Concerned about these symptoms, Matty’s pediatrician recommended they see a neurologist near their home in Connecticut. The neurologist ordered an MRI and diagnosed the cavernous malformations, but she assured them that they often remained stable and didn’t require treatment.

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After Moyamoya surgery, a back-to-normal birthday for Carolyn

moyamoya-surgery
Before Moyamoya surgery

Carolyn Milks turns 8 on August 21. It’s a big celebration. Carolyn and her family aren’t just celebrating her birthday — they’re celebrating Carolyn’s return to normal. For most of the summer, things like swimming, riding her bicycle and horsing around with her sisters and cousins had been out of the question for Carolyn.

But on August 11, Dr. Ed Smith, co-director of the Boston Children’s Hospital Cerebrovascular Surgery and Interventions Center, gave Carolyn the green light. She could go back to being a kid.

“This is what kids really want. They just want to be normal and do their normal activities,” says Carolyn’s mother Kristen.

It had been a topsy-turvy spring for the Milks family.

My heart and mind froze. Her whole left side was weak. … Only one part of the body controls both the arm and the leg. I thought, ‘Carolyn has something wrong with her brain.’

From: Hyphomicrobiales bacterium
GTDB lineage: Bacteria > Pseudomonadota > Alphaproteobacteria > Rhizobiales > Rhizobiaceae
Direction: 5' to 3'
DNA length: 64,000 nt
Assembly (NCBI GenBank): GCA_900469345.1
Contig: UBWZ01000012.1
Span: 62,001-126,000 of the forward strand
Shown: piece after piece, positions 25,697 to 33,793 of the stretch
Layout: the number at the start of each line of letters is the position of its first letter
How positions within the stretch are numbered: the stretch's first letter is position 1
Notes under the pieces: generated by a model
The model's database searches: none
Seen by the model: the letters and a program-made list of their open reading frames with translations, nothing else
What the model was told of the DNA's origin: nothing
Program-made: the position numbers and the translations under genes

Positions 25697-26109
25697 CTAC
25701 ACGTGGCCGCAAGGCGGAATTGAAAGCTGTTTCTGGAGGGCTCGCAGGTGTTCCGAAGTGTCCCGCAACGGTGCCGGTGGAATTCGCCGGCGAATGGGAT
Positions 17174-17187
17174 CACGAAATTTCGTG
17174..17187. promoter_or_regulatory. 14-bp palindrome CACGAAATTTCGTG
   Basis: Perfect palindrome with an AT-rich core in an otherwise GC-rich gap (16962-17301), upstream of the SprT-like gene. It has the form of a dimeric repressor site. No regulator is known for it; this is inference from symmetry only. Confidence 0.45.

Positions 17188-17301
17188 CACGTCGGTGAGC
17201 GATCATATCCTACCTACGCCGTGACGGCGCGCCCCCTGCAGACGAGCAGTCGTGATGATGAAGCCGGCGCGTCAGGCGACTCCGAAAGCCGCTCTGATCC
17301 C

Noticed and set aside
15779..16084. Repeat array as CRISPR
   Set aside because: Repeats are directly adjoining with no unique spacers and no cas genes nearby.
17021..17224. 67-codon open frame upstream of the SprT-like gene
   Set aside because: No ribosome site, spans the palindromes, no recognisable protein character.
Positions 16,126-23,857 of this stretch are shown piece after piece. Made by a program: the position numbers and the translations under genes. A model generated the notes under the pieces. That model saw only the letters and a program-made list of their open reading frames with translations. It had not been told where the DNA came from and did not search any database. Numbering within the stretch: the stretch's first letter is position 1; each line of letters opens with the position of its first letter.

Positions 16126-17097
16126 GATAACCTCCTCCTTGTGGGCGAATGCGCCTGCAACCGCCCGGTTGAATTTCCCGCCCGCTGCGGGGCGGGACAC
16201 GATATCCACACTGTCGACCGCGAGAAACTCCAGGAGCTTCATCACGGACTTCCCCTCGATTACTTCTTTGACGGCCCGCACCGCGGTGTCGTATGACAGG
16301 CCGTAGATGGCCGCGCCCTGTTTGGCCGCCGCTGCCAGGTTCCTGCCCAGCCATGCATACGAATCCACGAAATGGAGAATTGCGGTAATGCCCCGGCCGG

Carolyn, normally a bright, active second grader, started having puzzling symptoms in March.

“She was having a hard time concentrating on her homework and was crying, and my husband and I couldn’t figure out why,” recalls Kristen.

Over the next few days Kristen, an occupational therapist, began observing strange movements in her daughter’s left arm and hand. Carolyn appeared to struggle with everyday activities like holding a pencil, tying her shoes, and she even tried to switch her hand dominance. Kristen set up her phone to video Carolyn.

At the end of the week, while Carolyn, her twin sister Laura and their big sister Emma, were playing at a trampoline park, Kristen watched the videos.